Like many others who have posted on “In Search of Our Mothers’ Gardens”, I also really enjoyed these excerpts. I noticed, particularly in “A Room of One’s Own”, that there is a space missing for black women, and that this missing space in this one particular essay is indicative of a space I believe exists in many spheres for black women. As I was reading these excerpts, I found myself struggling to name black female artists beyond Nina Simone and Aretha Franklin. I doubt that this is due to neglect on my part so much as a lack of a ‘room’ for black women to create in, so to speak. What I found really interesting about Alice Walker’s introduction and title is the notion of a garden instead of a room, and I’d like to explore the difference between the two.
Walker describes a beautiful quilt in the Smithsonian Institute, writing that it is “made of bits and pieces of worthless rags”, but is nonetheless “the work of a person of powerful imagination and deep spiritual feeling” (239). It is not credited or named the way most works probably are at the Smithsonian; it is instead noted that it was made by “an anonymous Black woman in Alabama, a hundred years ago” (239). Walker concludes that the artist left this tangible evidence of creative spirit with the only materials available to her and in the only medium she would have been allowed a hundred years ago. Despite these limitations, the genius shines through; the limited resources with which to create both stifle and demonstrate the artist’s potential.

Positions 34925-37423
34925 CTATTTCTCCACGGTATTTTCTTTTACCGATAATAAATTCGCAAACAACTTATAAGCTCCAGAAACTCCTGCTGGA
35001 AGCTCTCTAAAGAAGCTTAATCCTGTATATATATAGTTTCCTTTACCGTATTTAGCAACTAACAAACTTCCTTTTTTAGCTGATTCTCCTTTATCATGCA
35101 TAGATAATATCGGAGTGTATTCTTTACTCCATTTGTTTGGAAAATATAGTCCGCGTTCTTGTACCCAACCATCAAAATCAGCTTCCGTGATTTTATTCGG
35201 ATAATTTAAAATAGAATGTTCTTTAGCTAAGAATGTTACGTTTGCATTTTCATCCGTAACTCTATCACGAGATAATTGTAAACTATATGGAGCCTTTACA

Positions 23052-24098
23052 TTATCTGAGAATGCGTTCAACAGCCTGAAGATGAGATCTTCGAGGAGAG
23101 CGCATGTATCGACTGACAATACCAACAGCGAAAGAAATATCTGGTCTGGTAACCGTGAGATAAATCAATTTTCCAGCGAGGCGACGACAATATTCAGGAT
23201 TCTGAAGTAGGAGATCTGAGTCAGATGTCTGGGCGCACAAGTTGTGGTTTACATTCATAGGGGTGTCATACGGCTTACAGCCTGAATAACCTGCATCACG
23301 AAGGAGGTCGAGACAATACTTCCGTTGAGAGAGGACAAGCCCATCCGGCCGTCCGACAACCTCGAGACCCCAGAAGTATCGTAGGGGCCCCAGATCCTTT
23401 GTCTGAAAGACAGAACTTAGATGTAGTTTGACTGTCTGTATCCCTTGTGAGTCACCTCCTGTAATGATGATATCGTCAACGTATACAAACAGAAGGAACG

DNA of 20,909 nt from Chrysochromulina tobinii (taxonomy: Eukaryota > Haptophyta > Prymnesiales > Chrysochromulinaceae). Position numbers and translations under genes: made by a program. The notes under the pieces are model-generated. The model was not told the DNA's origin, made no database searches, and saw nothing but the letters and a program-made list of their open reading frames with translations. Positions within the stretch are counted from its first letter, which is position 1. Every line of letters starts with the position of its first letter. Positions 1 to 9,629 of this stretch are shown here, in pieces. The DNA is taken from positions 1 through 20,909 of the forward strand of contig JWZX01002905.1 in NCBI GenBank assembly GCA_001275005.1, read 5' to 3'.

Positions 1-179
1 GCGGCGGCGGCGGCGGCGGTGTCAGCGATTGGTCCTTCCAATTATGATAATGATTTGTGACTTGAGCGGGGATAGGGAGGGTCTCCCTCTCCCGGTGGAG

Walker’s mother, a black woman, released her creativity in a similar fashion by transforming her social sphere into a place of creation and art. She planted “ambitious gardens” full of “over fifty different varieties of plants” (241). Walker describes her mother watering her flowers and laying out new beds early in the morning, and returning home from the fields to dig, uproot and replant roses, and prune branches until nightfall. Anything her mother touched would grow beautifully, and was praised by anyone who came to the yard. Walker describes her mother with a kind of religious reverence: “I notice that it is only when my mother is working in her flowers that she is radiant, almost to the point of being invisible- except as Creator: hand and eye…. Ordering the universe in the image of her personal conception of Beauty” (241). Her mother takes on the role of a God in this creation; the garden is not only a place of art, but also a universe. Much like God forming mankind in his image, she forms the garden in the image of what she believes to be beautiful. She fed her creative spirit in a garden, and not a room- the implications of nature, growth, and fertility are obvious (it occurred to me to reference the Garden of Eden, but I’ll save that for another discussion). I’m not sure I have a clear idea of what I believe to be the difference between the garden and the room after these short excerpts, but I thought it might be interesting to look at the different spaces as they are described by Walker and Woolf, particularly in light of the religious devotion Walker grants to her mother and the limited resources of black women.